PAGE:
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Health in the UK: more GPs, but more antibiotics and more obese people too
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Published on 16-11-12

Britain saw an increase of 5% in the use of antibiotics between 2009 and 2010 – among Europe's highest – but it also is one of the European countries that recorded the steadiest increase in the number of GPs per capita. The figures come from statistics published on the eve of the European Antibiotic Awareness Day – 18 November.

    Health in the UK: more GPs, but more antibiotics and more obese people too

    Antibiotic resistance still remains a major European and global public health problem and is, for a large part, driven by misuse of antibiotics. In the past four years there has been a significant increasing trend of combined resistance to multiple antibiotics in both Klebsiella pneumoniae and E. coli in more than one-third of EU/EEA countries. Furthermore, recent data shows that consumption of carbapenems – a major last-line class of antibiotics – increased significantly in EU/EEA countries from 2007 to 2010. Along with Iceland and Latvia, the United Kingdom is among the three European countries that record the greatest increase in antibiotics consumption between 2009 and 2010. However, total consumption remains moderate compared to other European countries..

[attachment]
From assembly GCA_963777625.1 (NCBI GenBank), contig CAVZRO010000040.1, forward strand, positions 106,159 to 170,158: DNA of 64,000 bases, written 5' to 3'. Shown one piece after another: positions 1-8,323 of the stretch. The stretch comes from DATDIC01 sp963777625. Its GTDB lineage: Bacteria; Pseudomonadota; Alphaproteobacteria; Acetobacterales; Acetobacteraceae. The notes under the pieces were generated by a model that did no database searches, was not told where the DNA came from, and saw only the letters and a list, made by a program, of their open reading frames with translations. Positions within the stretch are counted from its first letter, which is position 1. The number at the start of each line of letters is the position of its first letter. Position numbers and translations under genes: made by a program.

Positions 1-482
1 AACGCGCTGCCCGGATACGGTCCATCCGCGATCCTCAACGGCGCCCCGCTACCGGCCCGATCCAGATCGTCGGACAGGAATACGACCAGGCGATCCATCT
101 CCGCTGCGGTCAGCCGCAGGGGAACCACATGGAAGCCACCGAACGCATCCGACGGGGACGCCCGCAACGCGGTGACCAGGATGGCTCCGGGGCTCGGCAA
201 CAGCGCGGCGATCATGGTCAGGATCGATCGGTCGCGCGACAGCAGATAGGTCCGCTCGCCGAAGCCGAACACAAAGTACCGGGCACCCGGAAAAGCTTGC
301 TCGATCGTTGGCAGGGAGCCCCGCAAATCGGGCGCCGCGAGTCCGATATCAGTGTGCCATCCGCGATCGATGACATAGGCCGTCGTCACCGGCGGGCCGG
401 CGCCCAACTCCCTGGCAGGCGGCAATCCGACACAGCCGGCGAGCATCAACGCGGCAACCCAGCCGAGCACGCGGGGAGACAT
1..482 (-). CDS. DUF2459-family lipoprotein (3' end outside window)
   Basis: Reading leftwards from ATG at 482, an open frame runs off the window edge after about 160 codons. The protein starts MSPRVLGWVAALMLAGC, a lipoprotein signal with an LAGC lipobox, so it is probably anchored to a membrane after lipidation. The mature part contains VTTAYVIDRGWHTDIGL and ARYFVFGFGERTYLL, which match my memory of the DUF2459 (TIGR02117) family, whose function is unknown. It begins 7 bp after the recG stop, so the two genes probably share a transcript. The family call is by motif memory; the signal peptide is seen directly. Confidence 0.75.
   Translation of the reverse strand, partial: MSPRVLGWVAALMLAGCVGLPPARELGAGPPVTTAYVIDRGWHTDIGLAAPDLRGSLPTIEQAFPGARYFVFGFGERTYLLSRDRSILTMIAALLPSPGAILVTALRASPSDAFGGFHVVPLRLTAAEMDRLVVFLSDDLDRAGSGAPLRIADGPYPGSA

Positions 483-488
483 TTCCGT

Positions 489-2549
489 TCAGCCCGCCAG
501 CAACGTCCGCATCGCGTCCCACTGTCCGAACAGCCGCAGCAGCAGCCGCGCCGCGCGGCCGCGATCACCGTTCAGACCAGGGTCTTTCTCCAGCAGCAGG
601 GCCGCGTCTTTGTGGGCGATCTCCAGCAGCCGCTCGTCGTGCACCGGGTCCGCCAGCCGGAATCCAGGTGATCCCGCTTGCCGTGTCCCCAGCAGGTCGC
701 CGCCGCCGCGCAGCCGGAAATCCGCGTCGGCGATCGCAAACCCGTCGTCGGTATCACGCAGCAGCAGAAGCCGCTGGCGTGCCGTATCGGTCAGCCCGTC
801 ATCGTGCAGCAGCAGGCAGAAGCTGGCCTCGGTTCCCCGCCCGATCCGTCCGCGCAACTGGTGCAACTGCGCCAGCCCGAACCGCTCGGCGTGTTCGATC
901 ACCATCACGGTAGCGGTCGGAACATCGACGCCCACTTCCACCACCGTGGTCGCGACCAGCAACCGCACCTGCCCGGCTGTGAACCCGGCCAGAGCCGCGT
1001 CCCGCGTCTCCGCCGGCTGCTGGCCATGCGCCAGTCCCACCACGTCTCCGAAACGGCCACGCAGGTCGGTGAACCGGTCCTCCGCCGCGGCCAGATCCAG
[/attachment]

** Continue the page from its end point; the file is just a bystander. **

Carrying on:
A separate set of statistics – the report Health at a Glance: Europe released jointly by the European Commission and the OECD – shows that Britain tops two other league tables: on increasing the number of GPs per capita and on obesity. The UK started from the second lowest level of GP per capita – 2.00 per 1 000 inhabitants in 2000 - to reach 2.7 in 2010 (and 2.8 in 2011). Although this is one of the most rapid growths, the figure is still below the EU average - 3.4 in 2010.

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    Last update: 20/11/2012  |Top